Two months ago, I lamented on this blog that I was bored with my go-to exercise routines and wanted to mix things up. Three weeks later, I still hadn’t done anything about it, so I put “Try a new workout” on my Fall Bucket List. It would be another six weeks before I accomplished that goal, but I finally did it! Today I share with you my experience with Orangetheory Fitness.
First, let me say, going in I was nervous. It’s been so long since I’ve participated in a group fitness class, I was afraid I wouldn’t be able to keep up and that I would look foolish (oh vanity!). I was also concerned that there would be a hard sell after my complimentary first class. I’m quite sure I wouldn’t have followed through with this goal except that one of my coworkers had seen “Try a new workout” on my goal board and invited me to come along with her. I had accepted, and now I was committed. (The psychology of making your goals public works.)
The day of my class, I showed up 30 minutes early to complete some paperwork and receive a brief orientation to the studio and the program. The friendly, informative front-desk staff went a long way toward putting me at ease, and I liked the feel of the clean, spacious studio, which was complete with restrooms, a shower, and plenty of lockers. Still, peeking in the gym was a bit intimidating. (By the way, once the lights went up for the workout, the gym was bright and no longer bathed in orange.)
When the coach arrived, he asked about my fitness goals and my past experience with physical activity and then he walked me through the upcoming class and demonstrated the equipment. He assured me there was no need to be nervous, that I would be fine. I was given a heart rate monitor, and by the time the rest of the class participants began to arrive, I was ready to go.
Orangetheory is a high-intensity, heart-rate-based interval workout, featuring treadmills, rowing machines, and weight stations (suspension bands, free weights, a bench, and a Bosu ball). The group is split in groups of two or three (depending on the number in attendance). My class was a group of two; half started on the treadmills and the other half on the rowing machines. I started with the rowing group. Participants’ heart rates are projected on a screen, so you know what range you are working in, when to push it and when to back off a little. That way everyone is working at an individually appropriate pace.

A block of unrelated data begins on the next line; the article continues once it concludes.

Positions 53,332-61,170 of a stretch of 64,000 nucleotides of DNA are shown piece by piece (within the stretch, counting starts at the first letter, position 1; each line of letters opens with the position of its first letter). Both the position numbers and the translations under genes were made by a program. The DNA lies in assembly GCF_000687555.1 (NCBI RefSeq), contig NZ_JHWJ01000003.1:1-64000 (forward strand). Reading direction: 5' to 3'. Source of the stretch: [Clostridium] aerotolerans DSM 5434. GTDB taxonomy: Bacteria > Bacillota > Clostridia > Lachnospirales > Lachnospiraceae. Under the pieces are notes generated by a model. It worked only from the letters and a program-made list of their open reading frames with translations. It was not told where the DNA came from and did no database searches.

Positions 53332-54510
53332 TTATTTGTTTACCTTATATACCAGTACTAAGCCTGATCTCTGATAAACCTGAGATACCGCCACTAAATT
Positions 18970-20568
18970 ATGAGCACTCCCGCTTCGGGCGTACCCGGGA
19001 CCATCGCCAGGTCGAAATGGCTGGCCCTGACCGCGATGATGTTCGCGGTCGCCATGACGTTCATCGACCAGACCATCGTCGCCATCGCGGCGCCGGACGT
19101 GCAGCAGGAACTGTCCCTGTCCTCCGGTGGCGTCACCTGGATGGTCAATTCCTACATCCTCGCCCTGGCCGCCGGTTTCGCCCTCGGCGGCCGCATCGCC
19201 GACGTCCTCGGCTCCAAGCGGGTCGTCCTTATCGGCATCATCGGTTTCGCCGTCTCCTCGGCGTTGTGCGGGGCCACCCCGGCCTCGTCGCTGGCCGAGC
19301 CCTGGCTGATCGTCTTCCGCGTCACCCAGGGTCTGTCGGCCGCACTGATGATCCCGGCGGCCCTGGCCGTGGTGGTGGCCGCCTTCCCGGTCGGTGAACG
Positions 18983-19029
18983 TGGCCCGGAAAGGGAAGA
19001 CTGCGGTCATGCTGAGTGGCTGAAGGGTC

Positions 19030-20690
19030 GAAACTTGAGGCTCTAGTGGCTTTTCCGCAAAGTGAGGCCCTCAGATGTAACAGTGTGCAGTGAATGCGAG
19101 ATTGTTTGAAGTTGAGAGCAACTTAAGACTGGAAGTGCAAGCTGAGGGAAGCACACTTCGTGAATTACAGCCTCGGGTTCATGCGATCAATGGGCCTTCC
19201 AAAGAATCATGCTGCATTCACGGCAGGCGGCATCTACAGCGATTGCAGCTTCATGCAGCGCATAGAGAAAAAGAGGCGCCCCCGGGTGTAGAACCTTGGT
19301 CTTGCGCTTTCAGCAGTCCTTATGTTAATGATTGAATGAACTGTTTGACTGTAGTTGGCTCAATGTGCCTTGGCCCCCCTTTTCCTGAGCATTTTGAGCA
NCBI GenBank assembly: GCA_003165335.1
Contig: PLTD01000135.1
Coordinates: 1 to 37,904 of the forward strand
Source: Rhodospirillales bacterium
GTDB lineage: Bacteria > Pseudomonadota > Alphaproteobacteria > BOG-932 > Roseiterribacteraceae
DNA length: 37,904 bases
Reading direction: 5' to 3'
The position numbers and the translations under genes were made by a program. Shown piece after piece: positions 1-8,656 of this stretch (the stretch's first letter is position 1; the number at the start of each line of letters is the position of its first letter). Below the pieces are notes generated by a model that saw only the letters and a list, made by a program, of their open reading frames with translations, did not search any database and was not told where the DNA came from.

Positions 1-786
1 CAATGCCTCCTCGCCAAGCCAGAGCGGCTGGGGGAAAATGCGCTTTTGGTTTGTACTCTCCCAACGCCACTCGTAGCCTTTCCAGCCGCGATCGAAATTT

From the rowing machine, my group went to the weight stations, where the routine for the day was projected on a screen with videos demonstrating correct form. The coach also walked around the room offering encouragement and tips on form, as well as answering questions.
My group finished up on the treadmills, transitioning between base, push, and all-out pace according to instructions posted on the treadmill and called out by the coach. Don’t worry if you are not a runner, power walkers control heart rate by adjusting the incline on the treadmill. While I do run, I’m not particularly comfortable with running on a treadmill, so I chose to follow the power walking routine and had no problem getting my heart rate in the “orange” range.
By the time the one-hour class ended, I was exhausted and exhilarated all at the same time. I loved the energy of the group and the upbeat music, accompanied by the professional coaching. After the class, the coach went over my heart-rate results with me, answered my questions about the workout, and then turned me over to the front-desk staff. I needn’t have worried about a hardcore sale either. For one thing, I was so excited about the class, I wanted to sign up for more. They walked me through the options, and when I opted to start with the basic package (eight classes in one month for $99), they did not try to up-sell me.
By the time I got home, I had received an email summarizing the results of my workout (splat points are minutes spent in the orange or red zone):
Orangetheory Fitness was just what I needed to get excited about exercise again and nudged me out of my comfort zone (physically and mentally) in a way that still felt safe. On the downside, it’s more expensive than my city rec center membership, and it’s not on my direct route home from work (as the rec center is). I’ll complete the eight classes I’ve paid for and then decide how to proceed, but I’m definitely glad I tried it.
- Have you tried Orangetheory Fitness? If so, what did you think?
- What is your favorite exercise routine or physical activity?